If you have a plentiful supply though it is well worth trying out some of these delicate delights. I am not going to be able to provide lots of lovely photographs for the same reason!
It has to be remembered that preserving encompasses more than just jam and chutney making. Anything that has a natural flavour or fragrance can have a myriad of uses and the rose is no exception. Here are a few tips and ideas.
Pick rose petals on a warm sunny day, preferably in the morning. Use them as soon as possible afterwards to maintain the flavour.
Petals from dark red cultivated roses have the strongest flavour - wild roses have a very delicate perfume which tends to get lost in cooking. Always ask permission if the roses aren't yours! Only use roses that haven't been sprayed with pesticides as washing won't fully remove the residue and it is best not to get the petals wet, if at all possible.
Always prepare the petals by removing the white 'heel' from the base with scissors or the flavour will be bitter.
Here are some easy recipes that you can try:-
Strongly scented flowers can be used to produce a range of flavoured sugars for making cakes and delicate puddings - roses are perfect.
You will need
250g/8oz caster sugar
6-12 tablespoons prepared rose petals
Process together until fine and then pour into a jar and seal. Store for one week, shaking occasionally, then sieve to remove any bigger pieces of petals. Pour back into the jar, label and then use for cakes or meringues.
If you make a light sponge cake in the Summer try sandwiching together with this fragrant
Cream 115g/40z butter until pale and fluffy, add 115g/40z sieved icing sugar. When well combined stir in 4 tablespoons of prepared petals, which should be chopped with scissors until quite small.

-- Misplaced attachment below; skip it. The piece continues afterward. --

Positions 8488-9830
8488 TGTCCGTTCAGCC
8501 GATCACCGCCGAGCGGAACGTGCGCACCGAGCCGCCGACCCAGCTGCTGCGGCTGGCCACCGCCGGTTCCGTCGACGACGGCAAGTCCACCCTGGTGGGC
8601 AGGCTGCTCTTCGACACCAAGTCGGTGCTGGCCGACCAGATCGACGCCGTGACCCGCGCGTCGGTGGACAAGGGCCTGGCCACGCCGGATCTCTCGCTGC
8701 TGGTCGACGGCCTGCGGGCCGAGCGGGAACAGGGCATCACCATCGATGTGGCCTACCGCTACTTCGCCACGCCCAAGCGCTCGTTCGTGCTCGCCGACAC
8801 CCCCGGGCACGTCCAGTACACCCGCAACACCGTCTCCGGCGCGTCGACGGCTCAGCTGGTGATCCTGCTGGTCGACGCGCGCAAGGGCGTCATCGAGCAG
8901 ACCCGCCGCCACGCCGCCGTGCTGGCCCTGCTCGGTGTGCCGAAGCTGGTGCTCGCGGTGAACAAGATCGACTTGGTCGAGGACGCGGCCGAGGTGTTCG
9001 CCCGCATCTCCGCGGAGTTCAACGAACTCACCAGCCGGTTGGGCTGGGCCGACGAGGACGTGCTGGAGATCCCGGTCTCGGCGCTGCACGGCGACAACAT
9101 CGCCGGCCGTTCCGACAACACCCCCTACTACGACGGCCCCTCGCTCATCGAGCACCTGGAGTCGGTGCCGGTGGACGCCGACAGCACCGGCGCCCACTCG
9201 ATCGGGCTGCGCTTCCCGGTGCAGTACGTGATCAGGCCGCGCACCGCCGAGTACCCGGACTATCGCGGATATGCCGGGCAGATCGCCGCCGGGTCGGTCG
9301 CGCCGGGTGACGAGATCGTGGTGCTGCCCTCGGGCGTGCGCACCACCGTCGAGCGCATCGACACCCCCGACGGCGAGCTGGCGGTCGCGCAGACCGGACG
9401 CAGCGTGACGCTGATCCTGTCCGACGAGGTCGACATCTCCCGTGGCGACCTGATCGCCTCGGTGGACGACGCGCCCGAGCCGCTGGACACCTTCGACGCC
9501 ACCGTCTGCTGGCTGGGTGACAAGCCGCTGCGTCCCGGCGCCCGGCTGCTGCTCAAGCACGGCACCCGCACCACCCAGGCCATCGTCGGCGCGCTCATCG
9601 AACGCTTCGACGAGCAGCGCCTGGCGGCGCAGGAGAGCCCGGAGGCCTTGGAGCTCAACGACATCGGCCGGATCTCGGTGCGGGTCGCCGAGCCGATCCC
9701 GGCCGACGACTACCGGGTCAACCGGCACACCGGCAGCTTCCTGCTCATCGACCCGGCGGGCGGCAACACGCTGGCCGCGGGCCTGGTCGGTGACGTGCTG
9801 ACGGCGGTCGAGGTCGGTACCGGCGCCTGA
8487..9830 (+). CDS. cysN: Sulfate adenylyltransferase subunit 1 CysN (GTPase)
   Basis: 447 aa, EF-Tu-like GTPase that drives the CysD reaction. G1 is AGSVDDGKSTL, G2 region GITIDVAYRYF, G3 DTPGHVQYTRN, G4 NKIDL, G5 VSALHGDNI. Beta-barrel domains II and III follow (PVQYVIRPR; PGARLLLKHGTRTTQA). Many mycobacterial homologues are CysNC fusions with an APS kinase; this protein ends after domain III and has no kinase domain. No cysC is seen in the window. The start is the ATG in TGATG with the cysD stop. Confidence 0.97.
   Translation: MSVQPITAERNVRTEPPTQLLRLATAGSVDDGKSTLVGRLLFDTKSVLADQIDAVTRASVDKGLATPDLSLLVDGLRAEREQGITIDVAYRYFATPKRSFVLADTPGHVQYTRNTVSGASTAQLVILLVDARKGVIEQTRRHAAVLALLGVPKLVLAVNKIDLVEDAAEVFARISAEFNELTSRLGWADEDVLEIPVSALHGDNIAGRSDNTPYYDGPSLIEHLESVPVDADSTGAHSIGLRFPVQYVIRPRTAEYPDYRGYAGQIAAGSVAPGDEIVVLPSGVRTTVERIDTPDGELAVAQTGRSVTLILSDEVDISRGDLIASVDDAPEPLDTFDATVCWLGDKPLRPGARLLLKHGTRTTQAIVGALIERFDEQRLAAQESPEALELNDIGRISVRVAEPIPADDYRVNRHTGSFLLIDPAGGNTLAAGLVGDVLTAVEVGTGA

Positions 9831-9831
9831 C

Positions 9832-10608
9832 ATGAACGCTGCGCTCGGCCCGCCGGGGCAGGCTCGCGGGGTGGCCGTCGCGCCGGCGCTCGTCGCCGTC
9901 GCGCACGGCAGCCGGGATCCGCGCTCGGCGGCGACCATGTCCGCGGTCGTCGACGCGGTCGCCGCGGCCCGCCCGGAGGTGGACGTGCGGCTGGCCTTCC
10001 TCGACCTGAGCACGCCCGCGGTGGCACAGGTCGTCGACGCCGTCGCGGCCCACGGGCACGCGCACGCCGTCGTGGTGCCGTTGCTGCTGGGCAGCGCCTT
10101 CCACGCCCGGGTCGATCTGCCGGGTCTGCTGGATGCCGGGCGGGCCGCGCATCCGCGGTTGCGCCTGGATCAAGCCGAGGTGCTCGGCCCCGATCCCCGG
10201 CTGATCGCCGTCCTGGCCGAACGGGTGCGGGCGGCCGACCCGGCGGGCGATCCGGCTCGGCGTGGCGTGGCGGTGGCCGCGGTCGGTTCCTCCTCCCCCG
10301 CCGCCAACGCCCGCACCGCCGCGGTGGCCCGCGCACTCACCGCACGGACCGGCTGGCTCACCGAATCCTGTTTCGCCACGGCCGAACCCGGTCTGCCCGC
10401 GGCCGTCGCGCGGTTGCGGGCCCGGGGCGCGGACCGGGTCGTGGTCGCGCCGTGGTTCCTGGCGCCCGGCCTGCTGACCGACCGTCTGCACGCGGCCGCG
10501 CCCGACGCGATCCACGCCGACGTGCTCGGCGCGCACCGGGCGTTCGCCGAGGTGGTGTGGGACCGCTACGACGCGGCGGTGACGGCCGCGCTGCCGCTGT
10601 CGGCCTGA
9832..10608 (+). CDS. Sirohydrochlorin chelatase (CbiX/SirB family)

Ice the sponge with water icing and then decorate the top with Crystallised Roses - easy to prepare ahead and store for several months, if needed.
Dissolve 1 teaspoon gum arabic ( from cake decorating outlets or websites ) in 25ml/1.5 tablespoons vodka or gin. Push florist's wire into the base of each flower and paint the petals of the rose front and back with the mixture. Dip into caster sugar and shake off excess. Bend the wire over to form a hanger and drape over the lip of a heavy glass until dry and crisp. Store in an airtight container until needed. Individual petals can be preserved in this way to scatter over cupcakes or sorbets.
Another very useful addition to the store cupboard is Rose Petal Vinegar.
So pretty, this special vinegar adds the taste of Summer to any salad - scatter fresh petals for extra flavour.
500ml/1 pint dark red rose petals ( packed firmly into a jug)
500ml/1 pint distilled vinegar
50g/2oz caster sugar
Place the prepared petals into a large jar. Heat the vinegar with the sugar until dissolved. Leave to cool and then add to the petals when completely cold. Seal the jar and leave for 3-4 weeks to macerate. Strain through muslin and bottle into pretty, sterilsed bottles.
If you are planning a Summer wedding or party why not serve a fragrant Rose Petal Cordial or Rose Petal and Raspberry Punch?
To make the cordial take the prepared petals from 12 blooms and place in a large jar. Pour over 2 litres/4.5 pints water and add 3 slices lemon. Seal the jar and leave in a dark place to macerate for 48 hours, shaking the jar occasionally.
Remove the lemons and pour the contents of the jar into a preserving pan and add 250g/8oz caster sugar. Stir gently to dissolve the sugar as much as possible then bring quickly to the boil. Turn off the heat and strain the contents of the pan through muslin into a large jug.
Fill warm, sterilised bottles and seal. Refrigerate and serve chilled diluted with sparkling mineral water to taste.
Lots of lovely ideas there - perhaps one day I'll get to make some myself!
Here are some roses I can give you pictures of - my Vintage Rose range of Jarcessories, delicate and timeless, give your preserves that rose appeal.